As mentioned, remote work has not led to people being unproductive or doing less work. If anything, people are working more, and therein lies a potential problem. For many, COVID-19 has caused work-life balance and healthy boundaries between the two domains to effectively disintegrate. This is why communication is so important, particularly for companies preparing to offer a permanent remote work environment to staff. Companies need to encourage employees — remote or in the office — to take work-life balance seriously. In a tough employment environment, with so many layoffs and furloughs, many people feel lucky just to have their jobs. They are anxious about keeping them, and so succumb to the temptation to be available 24/7 as a way of demonstrating their value to their companies. This isn't good for the company, and it is definitely not good for the employee.
Overwork, stress, and burnout have detrimental effects on employees' functioning and job engagement as well as their performance and productivity. To help avoid this, companies will need to set clear expectations, clearly communicate what those expectations are, and, if necessary, actively encourage employees to take enough time away from work. They may also benefit by changing their workplace culture to focus more on results and final products and less on strictly defined work schedules. For example, as long as your employees get what you need back to you by the time you need it, perhaps the actual hours or days that they work should not matter so much. Of course, a flexible workplace culture of this sort requires a great deal of trust, and good communication is the foundation of this trust.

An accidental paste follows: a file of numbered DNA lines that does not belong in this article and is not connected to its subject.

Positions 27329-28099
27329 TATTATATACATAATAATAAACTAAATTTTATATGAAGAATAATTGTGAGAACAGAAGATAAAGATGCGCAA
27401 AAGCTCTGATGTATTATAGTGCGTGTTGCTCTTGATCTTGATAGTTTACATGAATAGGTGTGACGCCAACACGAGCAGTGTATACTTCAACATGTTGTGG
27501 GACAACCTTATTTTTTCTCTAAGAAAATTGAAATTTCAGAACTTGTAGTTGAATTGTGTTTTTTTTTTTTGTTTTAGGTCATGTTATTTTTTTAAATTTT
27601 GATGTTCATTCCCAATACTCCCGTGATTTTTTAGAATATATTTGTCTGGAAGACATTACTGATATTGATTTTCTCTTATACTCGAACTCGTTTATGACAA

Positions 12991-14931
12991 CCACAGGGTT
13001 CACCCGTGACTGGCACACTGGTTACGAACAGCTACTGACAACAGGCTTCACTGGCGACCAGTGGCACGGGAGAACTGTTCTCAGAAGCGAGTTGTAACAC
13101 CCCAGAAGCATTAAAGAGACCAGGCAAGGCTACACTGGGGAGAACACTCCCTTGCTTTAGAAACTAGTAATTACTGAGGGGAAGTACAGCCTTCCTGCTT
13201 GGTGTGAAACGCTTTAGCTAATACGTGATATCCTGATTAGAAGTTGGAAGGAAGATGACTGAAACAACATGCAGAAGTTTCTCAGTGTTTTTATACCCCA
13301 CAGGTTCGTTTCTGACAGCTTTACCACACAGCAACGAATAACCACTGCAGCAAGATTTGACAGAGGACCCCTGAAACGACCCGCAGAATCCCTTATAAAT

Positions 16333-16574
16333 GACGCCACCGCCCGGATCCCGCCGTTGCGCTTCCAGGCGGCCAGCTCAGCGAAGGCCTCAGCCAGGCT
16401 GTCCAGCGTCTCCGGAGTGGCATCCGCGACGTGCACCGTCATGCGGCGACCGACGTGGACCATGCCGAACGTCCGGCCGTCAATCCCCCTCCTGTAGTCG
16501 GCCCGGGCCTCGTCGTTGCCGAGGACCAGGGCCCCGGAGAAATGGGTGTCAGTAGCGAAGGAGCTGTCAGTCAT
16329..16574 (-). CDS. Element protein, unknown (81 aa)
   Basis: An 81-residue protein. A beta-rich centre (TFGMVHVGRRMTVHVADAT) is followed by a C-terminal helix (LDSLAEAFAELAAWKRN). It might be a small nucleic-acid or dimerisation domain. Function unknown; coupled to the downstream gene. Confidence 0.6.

The Importance of Informal Communication at Work
One dimension that was largely lost because of the widespread transition to remote work was informal communication in the workplace. This is the casual socializing and interaction that naturally occur among employees in the workplace — the proverbial water cooler talk. It just seems odd to schedule Zoom calls for engaging in small talk or socializing with our work colleagues.
Good, clear, and frequent communication, once again, will be the key to maximizing the benefits of remote work and minimizing its potential pitfalls in the post-COVID era.
However, workplace informal communication is important and serves multiple beneficial functions. Conversations build interpersonal relationships and have positive effects on work whether or not the topic relates specifically to the job at hand. It is likely that going forward, companies will move to a modality that incorporates both remote and in-person work, although some may find staying remote works for them. If the company has all or many or some employees working remote, it will be worth considering how to create space and opportunities for informal communication. This could be through hosting virtual happy hours, recreating morning coffee breaks, or hosting brown bag lunches or whatever else fits companies' needs and situations. No reason these events could not include the employees in the office as well as those working remotely. A company wanting to celebrate could host a luncheon on campus and send takeout to those working from home — a truly virtual brown bag lunch!Despite the numerous logistical challenges that the sudden shift to remote work has presented, the consensus among many employers and employees alike is that remote work can work. Not only can it work, it can be highly efficient and productive and provide employees with the flexibility they want as well as offer numerous advantages to companies. Good, clear, and frequent communication, once again, will be the key to maximizing the benefits of remote work and minimizing its potential pitfalls in the post-COVID era.